Stop me if you've heard this one before: The scene is the trading floor of a large bank in a major financial capital. A cocky young trader has come into the office early in the morning, intending to work on a big overseas deal from which he is confident of earning bags of money. A shoe-shine man is making the rounds, and stops at the trader's expensive footwear; the trader contemplates the lowly shoe-shiner's balding pate from his lofty vantage point -- little realizing that before the morning is out, the threads of his own life will have begun, drastically, to unravel.
NEWS
By Al Webb | May 22, 2000
LONDON - After a millennium or so of alternatively warring with and wooing kings, queens and the occasional Bible-banging religious jack, London is having a go at this democracy gig. It promptly elected as its first mayor a man who keeps newts for pets, thinks the Boy Scouts are too "militaristic" and wants to lock capitalists in stocks and throw rotten fruit at them. At first glance, picking the unreconstructed socialist that is "Red Ken" Livingstone suggests that perhaps the citizenry of "The Smoke," as Britain's historic old capital is known, haven't quite gotten the hang of this mayor business.
FEATURES
By JACQUES KELLY and JACQUES KELLY,SUN STAFF | December 6, 1998
"London: A History," by Francis Sheppard. Oxford University Press. 420 pages. $30.While dashing to catch a train in London's Waterloo Station, I spotted a placard promoting men's socks, specifically City socks, with the emphasis on the capital C. In the course of reading Sheppard's history, the origin of this locally commonplace expression dawned on me. These socks were the variety used for formal business wear in the ancient City of London, the mile-square (it includes St. Paul's Cathedral and the Tower of London)
NEWS
By Bill Glauber and Bill Glauber,SUN FOREIGN STAFF | July 29, 1997
LONDON -- Best-selling novelist and longtime politician Jeffrey Archer has had a life of tumultuous ups and downs. But now he's running hard for an office that doesn't even exist -- yet.He wants to become the mayor of London.That's right: This metropolitan area of 7 million, spread across 165 square miles, doesn't have a central government with an elected mayor.But London could get a city authority and mayor by 2000, under proposals expected to be published today by Britain's Labor government.
FEATURES
By Bernard D. Kaplan and Bernard D. Kaplan,HEARST NEWSPAPERS | May 12, 1996
Visitors to the British capital this summer should allot some of their time to its financial district -- not for investment purposes, but to take advantage of a three-week festival of concerts, opera, drama and films ranging from the classics to the distinctly oddball.The festival, to be held between June 25 and July 14, will offer nTC more than 100 events, featuring leading performers from Europe and the United States.British music critic Lance Onslow describes it as an occasion "sparkling with diversity.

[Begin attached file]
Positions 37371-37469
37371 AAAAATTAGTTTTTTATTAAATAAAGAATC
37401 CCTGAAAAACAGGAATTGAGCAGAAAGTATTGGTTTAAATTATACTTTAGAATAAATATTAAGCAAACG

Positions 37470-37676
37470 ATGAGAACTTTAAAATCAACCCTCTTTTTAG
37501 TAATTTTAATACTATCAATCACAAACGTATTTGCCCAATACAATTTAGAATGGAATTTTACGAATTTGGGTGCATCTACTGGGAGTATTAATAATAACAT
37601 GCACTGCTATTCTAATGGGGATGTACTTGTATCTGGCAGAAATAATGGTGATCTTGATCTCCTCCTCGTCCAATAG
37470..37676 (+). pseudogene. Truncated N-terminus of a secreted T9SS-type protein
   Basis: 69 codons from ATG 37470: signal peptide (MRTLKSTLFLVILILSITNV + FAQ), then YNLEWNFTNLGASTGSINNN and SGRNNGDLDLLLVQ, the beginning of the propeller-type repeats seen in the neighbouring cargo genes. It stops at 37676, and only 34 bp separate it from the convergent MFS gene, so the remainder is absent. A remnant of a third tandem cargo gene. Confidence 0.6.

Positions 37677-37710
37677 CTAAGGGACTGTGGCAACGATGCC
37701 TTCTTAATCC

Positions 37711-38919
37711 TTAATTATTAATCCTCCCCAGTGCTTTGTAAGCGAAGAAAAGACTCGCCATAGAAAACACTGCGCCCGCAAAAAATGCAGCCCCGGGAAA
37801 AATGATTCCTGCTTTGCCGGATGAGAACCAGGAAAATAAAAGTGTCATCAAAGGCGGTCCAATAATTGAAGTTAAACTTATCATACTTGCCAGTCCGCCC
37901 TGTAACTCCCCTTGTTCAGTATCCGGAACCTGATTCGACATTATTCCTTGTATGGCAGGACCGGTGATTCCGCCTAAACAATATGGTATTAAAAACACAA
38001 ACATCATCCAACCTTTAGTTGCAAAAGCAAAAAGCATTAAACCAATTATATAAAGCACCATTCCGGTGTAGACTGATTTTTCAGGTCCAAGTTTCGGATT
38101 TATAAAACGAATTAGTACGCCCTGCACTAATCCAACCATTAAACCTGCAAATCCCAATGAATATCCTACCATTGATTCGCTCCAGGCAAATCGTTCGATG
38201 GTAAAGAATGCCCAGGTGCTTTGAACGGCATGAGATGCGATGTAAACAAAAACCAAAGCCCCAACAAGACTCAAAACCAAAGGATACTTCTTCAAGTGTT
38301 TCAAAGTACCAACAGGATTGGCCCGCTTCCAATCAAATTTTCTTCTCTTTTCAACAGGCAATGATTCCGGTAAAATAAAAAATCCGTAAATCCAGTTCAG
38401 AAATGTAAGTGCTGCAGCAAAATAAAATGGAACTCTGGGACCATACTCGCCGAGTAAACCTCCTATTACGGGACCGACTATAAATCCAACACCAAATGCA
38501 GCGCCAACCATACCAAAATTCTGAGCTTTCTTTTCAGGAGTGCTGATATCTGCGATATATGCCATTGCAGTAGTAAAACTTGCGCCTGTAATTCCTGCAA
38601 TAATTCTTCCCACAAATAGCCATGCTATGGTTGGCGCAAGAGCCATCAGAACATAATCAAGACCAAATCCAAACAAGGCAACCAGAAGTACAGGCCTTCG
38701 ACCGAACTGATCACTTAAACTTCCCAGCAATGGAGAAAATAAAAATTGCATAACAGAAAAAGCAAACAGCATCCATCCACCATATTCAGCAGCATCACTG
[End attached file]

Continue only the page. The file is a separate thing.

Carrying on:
NEWS
By Bill Glauber and Bill Glauber,SUN FOREIGN STAFF | January 29, 1996
LONDON -- In a video control room atop a City of London police station, Chief Inspector John Notton can punch up images from 47 cameras and view the glories of England on 39 television screens.Here, St. Paul's Cathedral. There, the Bank of England. And over there, why, it's a man in a blue van going the wrong way up a one-way street. Gotcha."Cameras create a more effective use of policing," In spector Notton says. "We can react not only to what the public sees, but what security sees."In Britain, the video cops and their cameras are on the beat.
NEWS
By JAMES D. DILTS | March 2, 1995
How a 28-year-old trader in Singapore playing the Japanese futures market could single-handedly level what its biographer called ''perhaps the greatest of all banking dynasties'' is a mystery that may never receive a rational explanation. In the meantime, what was the nature of the colossus that fell, Baring Brothers & Co., Ltd.?I was probably one of the few outsiders of modest means who ever got a peek into the command center at Baring Brothers, purveyors of financial services to the Queen.
NEWS
By Al Webb | May 22, 2000
LONDON - After a millennium or so of alternatively warring with and wooing kings, queens and the occasional Bible-banging religious jack, London is having a go at this democracy gig. It promptly elected as its first mayor a man who keeps newts for pets, thinks the Boy Scouts are too "militaristic" and wants to lock capitalists in stocks and throw rotten fruit at them. At first glance, picking the unreconstructed socialist that is "Red Ken" Livingstone suggests that perhaps the citizenry of "The Smoke," as Britain's historic old capital is known, haven't quite gotten the hang of this mayor business.
NEWS
By Bill Glauber and Bill Glauber,SUN FOREIGN STAFF | July 29, 1997
LONDON -- Best-selling novelist and longtime politician Jeffrey Archer has had a life of tumultuous ups and downs. But now he's running hard for an office that doesn't even exist -- yet.He wants to become the mayor of London.That's right: This metropolitan area of 7 million, spread across 165 square miles, doesn't have a central government with an elected mayor.But London could get a city authority and mayor by 2000, under proposals expected to be published today by Britain's Labor government.
NEWS
By Carl Schoettler and Carl Schoettler,London Bureau of The Sun | April 12, 1994
LONDON -- April is the cruelest month, and T. S. Eliot is its poet.No disturbing lilacs yet breed out of the dead land of St. Paul's churchyard. But "Eliotics" bloom on the seasonal pilgrimage called "The Waste Land 1922," which winds through the ancient streets among the post-modern buildings of the City of London. The Square Mile, it's called, and it has long been the financial and banking center of London."T. S. Eliot made his working life here for many years," says Maire McQueeney, who leads about 30 Eliotic pilgrims through landmarks of "The Waste Land."
FEATURES
By Rebecca Mead and Rebecca Mead,Newsday | July 27, 1993
Stop me if you've heard this one before: The scene is the trading floor of a large bank in a major financial capital. A cocky young trader has come into the office early in the morning, intending to work on a big overseas deal from which he is confident of earning bags of money. A shoe-shine man is making the rounds, and stops at the trader's expensive footwear; the trader contemplates the lowly shoe-shiner's balding pate from his lofty vantage point -- little realizing that before the morning is out, the threads of his own life will have begun, drastically, to unravel.